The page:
Complaints are a reality of working life. Whether they come from a customer, a colleague, a supporter or any other key contact, we are never going to get it right every time. If the thought of a less than delighted email, a stroppy phone call, or a furrowed brow face-to-face meeting leaves you less than excited, it’s worth remembering that a complaint made shows a modicum of care. People who complain to us do so because they want to see a wrong (perceived or otherwise) put right, so normal service can resume. Be brave and treat it as an invitation to improve services and relationships.
Sometimes the only thing that sets you apart from your competitors is the way you deal with people and issues when they go wrong. There’s a balance to be struck here. If you’ve made a bit of a mess, you need to admit the error and put it right, but without becoming subservient or rolling in the dirt. If you didn’t get it wrong, something still happened to trigger the complaint so equally you need to act to restore or rebuild relationships
Here are 5 tips to help you find the right balance when dealing with complaints:
- Respond quickly to acknowledge the complaint, by email or telephone. You are not acting at this stage, just acknowledging receipt. It shows respect and avoids escalation. It’s like the waiter who shows you he knows you want the bill even if he can’t get over to you yet, versus the one who studiously avoids your eyes and gestures. Let people know you’ll be back to them very soon but allow yourself some thinking time.
- Once in conversation, work hard to really listen and not second guess. Conversations (even email ones) involving conflict are stressful and the temptation is to be thinking about what you are going to say in response, which means you risk missing the main points. Try to stay calm, slow it down and really take in what is being said to you.
- Separate content and tone. People who complain are never happy, and the tone is likely to reflect this. Getting hung up on the tone will only distract you from the content. Ask yourself “What are they actually saying here?” and separate that from how it is being said.
- Acknowledge what has been said in a genuine way. This is otherwise known as “rolling with the punch”. It is what you say to form a bridge between the complaint and what happens next. They need to see that you can put yourself in their position and see it their way even if your position is different. Wording is everything here. Irritants like “I hear what you say” are usually said by people who clearly haven’t and they only serve to inflame. “I see what you mean” or “I can appreciate how frustrating this was” or “Thank you for getting in touch about this” may be better.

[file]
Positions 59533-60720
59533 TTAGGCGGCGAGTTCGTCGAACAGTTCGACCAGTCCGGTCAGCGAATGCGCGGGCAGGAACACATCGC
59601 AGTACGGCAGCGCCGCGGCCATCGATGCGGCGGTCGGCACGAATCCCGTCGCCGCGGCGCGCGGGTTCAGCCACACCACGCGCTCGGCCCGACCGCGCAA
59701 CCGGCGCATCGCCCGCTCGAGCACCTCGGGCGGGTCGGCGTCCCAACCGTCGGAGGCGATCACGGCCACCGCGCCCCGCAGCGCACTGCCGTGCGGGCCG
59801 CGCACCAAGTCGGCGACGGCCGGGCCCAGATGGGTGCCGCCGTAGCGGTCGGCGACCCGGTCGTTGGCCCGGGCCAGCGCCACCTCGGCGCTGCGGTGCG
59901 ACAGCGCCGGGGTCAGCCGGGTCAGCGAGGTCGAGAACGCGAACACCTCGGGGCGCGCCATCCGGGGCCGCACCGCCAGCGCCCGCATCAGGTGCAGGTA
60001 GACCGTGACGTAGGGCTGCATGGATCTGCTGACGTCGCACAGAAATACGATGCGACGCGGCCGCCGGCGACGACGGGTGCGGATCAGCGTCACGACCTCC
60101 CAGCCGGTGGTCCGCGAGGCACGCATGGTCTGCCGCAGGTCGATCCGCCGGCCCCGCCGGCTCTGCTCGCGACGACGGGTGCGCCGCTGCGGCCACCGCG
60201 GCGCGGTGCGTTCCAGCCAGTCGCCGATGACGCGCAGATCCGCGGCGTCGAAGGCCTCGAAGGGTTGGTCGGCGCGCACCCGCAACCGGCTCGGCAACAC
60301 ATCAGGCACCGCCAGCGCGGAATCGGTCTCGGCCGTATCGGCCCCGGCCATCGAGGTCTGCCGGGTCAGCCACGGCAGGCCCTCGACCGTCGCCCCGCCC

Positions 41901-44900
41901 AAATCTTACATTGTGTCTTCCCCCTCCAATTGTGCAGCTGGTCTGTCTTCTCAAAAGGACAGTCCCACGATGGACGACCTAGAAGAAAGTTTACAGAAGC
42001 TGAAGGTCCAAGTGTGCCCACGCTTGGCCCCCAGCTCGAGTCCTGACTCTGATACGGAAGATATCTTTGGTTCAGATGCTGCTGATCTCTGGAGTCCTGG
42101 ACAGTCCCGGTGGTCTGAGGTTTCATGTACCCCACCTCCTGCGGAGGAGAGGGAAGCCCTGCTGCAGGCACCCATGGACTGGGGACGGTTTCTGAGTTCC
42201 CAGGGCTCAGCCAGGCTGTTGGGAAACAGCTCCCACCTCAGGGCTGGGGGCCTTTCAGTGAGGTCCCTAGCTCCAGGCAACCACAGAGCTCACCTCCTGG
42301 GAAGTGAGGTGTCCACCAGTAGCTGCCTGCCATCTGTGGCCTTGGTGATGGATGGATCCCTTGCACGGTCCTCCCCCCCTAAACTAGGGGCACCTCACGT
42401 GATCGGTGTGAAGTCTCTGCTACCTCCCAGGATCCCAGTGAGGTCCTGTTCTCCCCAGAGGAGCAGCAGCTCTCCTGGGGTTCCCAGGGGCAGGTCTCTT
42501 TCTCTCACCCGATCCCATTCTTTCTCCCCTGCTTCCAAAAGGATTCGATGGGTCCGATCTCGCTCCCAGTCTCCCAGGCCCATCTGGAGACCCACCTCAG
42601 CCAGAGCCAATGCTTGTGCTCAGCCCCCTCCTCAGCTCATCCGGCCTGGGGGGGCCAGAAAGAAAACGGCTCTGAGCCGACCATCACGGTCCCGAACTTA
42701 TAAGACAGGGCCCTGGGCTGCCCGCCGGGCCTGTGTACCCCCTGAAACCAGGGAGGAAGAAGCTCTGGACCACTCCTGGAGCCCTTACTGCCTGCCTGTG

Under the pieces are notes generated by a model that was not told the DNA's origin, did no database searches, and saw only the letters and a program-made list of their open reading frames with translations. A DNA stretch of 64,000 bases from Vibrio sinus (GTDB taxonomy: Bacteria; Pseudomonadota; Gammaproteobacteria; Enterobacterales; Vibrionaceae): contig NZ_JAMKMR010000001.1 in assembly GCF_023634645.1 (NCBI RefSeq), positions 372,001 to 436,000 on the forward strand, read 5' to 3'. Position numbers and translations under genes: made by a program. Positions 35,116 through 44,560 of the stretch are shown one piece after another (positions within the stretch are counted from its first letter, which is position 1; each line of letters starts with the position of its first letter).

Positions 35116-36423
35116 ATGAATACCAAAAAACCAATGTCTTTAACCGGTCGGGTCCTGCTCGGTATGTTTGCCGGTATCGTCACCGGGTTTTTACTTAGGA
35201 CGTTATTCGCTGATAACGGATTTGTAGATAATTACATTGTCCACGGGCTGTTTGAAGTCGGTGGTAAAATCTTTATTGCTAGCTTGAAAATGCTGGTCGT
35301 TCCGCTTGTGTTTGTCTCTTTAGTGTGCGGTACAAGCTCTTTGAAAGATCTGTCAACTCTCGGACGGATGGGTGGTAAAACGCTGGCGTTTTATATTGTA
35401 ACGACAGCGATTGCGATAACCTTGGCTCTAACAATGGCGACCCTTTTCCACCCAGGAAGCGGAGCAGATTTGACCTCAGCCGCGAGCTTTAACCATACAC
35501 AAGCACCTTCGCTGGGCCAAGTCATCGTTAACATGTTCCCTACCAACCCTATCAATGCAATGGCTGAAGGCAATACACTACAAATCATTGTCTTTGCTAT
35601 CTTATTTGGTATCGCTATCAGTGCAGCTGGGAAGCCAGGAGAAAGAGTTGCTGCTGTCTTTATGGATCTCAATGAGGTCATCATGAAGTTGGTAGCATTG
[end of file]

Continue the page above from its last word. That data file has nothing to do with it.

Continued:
- We need to deal with the “s word”. So terrorised are we by court action, we have lost the ability to say sorry. Unless you have been advised against it, saying sorry when you’ve got it wrong is genuine and powerful. Even if you’re not to blame, it’s reasonable to say sorry that upset has been caused. It’s also important to say sorry without blame. If the mistake is an organisational or departmental one, you are the one dealing with it, you should be the one saying sorry on behalf of others. It follows the thinking that everyone is a marketeer and how you deal with this situation paves the way for others. And a final word on saying sorry. You need to do it right. Stating anything that begins with the words “I’m sorry that you feel we have….” Is not saying sorry! It’s a veiled way of saying – the problem is yours.
After that it is all about moving forward. Give reasons why something happened if you’re able. Reasons aren’t excuses – they’re explanations and they can help. Then move to put things right. What would they be happy with? What would you be happy with? What will be done and how will you stay in touch? Consider your own experiences as a consumer. Some of our best relationships develop out of a wrong being put right in a way that exceeded our expectations. If a complaint is handled well, it’s an opportunity to win over a tricky colleague, turn a client in to one of your greatest advocates and enhance your reputation through others telling people how well you dealt with a difficulty.
At Sharpstone Skinner we work with teams and individuals on assertive and positive ways to maintain good customer and colleague relations and provide expert help on dealing with situations that may involve conflict.
It may not be happiest part of your day, but if handled well a complaint can lead to better ways of working and turn foes in to fans. If nothing else, it’s preferable in the long run that they’re saying it to you rather than about you.